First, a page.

Republicans and outside groups reportedly figured out a way during the midterm elections to share internal polling information in a way that stretches what’s allowed under election law, according to CNN’s Chris Moody.
Basically, Twitter accounts were set up to share internal polling data with outside groups like super PACs and nonprofits. The accounts weren’t secretive per se, since the profiles were set up as public, but they also allegedly used a secret code to pass along the polling information. One such tweet, according to CNN, read “CA-40/43-44/49-44/44-50/36-44/49-10/16/14-52–>49/476-10s.” It seems like a random set of numbers unless you know that that’s actually polling data for House races in California.
American Crossroads, the Karl Rove-founded super PAC, the nonprofit American Action Network and the National Republican Congressional Committee, were following the Twitter accounts CNN highlighted. The accounts were in use in the months leading up to the midterm elections and they were deleted shortly after CNN reached out to the NRCC about them.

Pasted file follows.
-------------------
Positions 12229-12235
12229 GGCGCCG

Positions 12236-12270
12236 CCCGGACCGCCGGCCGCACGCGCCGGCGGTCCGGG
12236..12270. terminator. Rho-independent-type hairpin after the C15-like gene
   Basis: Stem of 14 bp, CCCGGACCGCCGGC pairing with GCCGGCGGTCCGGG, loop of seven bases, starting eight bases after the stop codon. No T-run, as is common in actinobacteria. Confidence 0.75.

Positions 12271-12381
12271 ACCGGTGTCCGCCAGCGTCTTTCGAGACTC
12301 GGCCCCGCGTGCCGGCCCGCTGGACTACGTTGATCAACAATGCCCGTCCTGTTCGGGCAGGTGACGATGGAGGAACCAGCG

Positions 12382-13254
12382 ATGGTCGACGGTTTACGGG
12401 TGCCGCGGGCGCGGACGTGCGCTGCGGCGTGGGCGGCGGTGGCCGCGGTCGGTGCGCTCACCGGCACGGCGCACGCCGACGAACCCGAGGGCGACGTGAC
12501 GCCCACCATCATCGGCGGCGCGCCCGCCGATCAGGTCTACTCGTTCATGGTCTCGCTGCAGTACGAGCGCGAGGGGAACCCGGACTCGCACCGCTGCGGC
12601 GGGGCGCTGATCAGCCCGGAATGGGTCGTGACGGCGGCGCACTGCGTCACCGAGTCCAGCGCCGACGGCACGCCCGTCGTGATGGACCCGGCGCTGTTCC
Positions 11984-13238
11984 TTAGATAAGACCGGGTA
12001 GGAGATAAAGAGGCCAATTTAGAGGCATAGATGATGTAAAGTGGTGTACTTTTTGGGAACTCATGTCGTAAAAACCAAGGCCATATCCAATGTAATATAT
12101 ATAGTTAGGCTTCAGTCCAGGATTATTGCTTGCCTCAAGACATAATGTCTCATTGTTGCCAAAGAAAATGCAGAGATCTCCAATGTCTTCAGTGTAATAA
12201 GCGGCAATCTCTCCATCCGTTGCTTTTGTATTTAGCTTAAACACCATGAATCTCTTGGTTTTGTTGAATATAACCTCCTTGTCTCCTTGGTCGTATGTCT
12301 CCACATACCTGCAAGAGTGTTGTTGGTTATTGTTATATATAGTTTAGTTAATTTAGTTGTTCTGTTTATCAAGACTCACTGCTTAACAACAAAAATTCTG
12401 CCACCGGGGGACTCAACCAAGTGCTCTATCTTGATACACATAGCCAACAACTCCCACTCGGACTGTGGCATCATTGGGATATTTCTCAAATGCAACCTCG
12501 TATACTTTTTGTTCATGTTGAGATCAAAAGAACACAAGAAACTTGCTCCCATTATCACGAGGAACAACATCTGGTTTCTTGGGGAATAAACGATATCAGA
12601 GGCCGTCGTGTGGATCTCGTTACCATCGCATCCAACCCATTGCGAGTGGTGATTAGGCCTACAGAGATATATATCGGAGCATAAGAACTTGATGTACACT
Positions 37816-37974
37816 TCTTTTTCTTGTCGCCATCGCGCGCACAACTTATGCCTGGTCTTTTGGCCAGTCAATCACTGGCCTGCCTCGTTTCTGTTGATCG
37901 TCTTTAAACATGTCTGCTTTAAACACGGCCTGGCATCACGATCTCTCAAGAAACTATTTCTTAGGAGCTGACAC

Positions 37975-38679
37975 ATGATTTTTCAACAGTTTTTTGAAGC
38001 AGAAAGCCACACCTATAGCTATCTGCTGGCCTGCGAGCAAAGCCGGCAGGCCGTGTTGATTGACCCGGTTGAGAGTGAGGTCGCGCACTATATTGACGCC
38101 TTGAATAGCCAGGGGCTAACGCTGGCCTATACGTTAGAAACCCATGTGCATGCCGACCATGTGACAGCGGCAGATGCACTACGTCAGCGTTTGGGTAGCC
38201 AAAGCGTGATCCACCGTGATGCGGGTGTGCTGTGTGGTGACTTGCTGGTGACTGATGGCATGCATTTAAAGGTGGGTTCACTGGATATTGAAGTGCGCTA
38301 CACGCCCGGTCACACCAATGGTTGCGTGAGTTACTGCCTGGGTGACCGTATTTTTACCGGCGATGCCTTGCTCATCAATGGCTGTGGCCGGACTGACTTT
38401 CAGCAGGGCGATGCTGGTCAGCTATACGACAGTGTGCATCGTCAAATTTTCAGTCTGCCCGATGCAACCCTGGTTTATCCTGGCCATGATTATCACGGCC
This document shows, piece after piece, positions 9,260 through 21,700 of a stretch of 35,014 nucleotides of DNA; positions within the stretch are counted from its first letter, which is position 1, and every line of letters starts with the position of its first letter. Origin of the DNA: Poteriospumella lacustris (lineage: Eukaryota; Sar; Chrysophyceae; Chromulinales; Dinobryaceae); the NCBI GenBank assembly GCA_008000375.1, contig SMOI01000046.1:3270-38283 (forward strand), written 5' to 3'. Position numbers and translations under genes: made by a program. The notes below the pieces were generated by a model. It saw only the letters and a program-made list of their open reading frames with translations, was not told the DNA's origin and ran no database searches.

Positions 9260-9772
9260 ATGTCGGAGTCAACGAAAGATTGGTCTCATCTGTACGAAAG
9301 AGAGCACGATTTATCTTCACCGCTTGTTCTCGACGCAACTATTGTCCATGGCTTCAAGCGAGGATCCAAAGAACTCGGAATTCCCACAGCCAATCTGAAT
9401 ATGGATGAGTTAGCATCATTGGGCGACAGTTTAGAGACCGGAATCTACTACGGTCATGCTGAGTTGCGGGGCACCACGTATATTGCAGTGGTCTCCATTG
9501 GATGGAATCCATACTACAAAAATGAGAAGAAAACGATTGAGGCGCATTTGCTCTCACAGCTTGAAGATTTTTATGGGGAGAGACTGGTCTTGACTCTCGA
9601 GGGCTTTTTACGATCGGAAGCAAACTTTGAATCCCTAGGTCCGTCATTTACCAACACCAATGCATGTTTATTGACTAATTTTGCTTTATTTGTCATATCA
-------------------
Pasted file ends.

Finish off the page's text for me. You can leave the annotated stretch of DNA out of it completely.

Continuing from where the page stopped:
One of the accounts was @brunogianelli44, named after the fictional character Bruno Gianelli in The West Wing who advocated to use “soft money” to help campaigns. Another account was named @truthtrain14.
Super PACS and outside groups can legally engage in politics if they don’t coordinate with campaigns. That includes directly sharing internal polls which could direct an outside group to spend its money other attention. Those using Twitter to post the numbers might be attempting to get around such laws.
“It’s a line that has not been defined,” Paul S. Ryan, a senior counsel at the Campaign Legal Center, told CNN. “It might not be legal. It’s a cutting edge practice that, to my knowledge, the Federal Election Commission has never before addressed to explicitly determine its legality or permissibility.”
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